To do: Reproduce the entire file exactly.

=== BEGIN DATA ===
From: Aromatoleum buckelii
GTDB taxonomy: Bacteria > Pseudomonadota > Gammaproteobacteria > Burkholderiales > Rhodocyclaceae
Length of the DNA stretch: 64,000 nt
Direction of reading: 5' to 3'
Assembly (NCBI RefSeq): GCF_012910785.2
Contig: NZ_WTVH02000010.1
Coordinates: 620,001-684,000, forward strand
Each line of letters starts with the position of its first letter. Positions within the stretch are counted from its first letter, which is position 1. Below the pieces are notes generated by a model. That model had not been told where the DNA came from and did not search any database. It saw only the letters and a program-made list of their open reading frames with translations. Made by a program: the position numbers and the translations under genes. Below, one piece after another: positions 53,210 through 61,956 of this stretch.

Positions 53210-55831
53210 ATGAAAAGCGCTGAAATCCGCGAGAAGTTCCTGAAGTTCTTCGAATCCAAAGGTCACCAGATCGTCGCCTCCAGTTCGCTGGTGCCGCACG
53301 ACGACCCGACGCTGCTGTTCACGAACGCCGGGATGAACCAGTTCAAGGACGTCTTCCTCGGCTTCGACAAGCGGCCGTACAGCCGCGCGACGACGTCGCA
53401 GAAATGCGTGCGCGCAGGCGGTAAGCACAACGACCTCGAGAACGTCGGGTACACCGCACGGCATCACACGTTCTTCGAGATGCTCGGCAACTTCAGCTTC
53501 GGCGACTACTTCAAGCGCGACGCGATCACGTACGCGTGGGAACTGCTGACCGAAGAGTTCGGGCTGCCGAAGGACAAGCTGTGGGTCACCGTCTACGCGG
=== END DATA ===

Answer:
From: Aromatoleum buckelii
GTDB taxonomy: Bacteria > Pseudomonadota > Gammaproteobacteria > Burkholderiales > Rhodocyclaceae
Length of the DNA stretch: 64,000 nt
Direction of reading: 5' to 3'
Assembly (NCBI RefSeq): GCF_012910785.2
Contig: NZ_WTVH02000010.1
Coordinates: 620,001-684,000, forward strand
Each line of letters starts with the position of its first letter. Positions within the stretch are counted from its first letter, which is position 1. Below the pieces are notes generated by a model. That model had not been told where the DNA came from and did not search any database. It saw only the letters and a program-made list of their open reading frames with translations. Made by a program: the position numbers and the translations under genes. Below, one piece after another: positions 53,210 through 61,956 of this stretch.

Positions 53210-55831
53210 ATGAAAAGCGCTGAAATCCGCGAGAAGTTCCTGAAGTTCTTCGAATCCAAAGGTCACCAGATCGTCGCCTCCAGTTCGCTGGTGCCGCACG
53301 ACGACCCGACGCTGCTGTTCACGAACGCCGGGATGAACCAGTTCAAGGACGTCTTCCTCGGCTTCGACAAGCGGCCGTACAGCCGCGCGACGACGTCGCA
53401 GAAATGCGTGCGCGCAGGCGGTAAGCACAACGACCTCGAGAACGTCGGGTACACCGCACGGCATCACACGTTCTTCGAGATGCTCGGCAACTTCAGCTTC
53501 GGCGACTACTTCAAGCGCGACGCGATCACGTACGCGTGGGAACTGCTGACCGAAGAGTTCGGGCTGCCGAAGGACAAGCTGTGGGTCACCGTCTACGCGG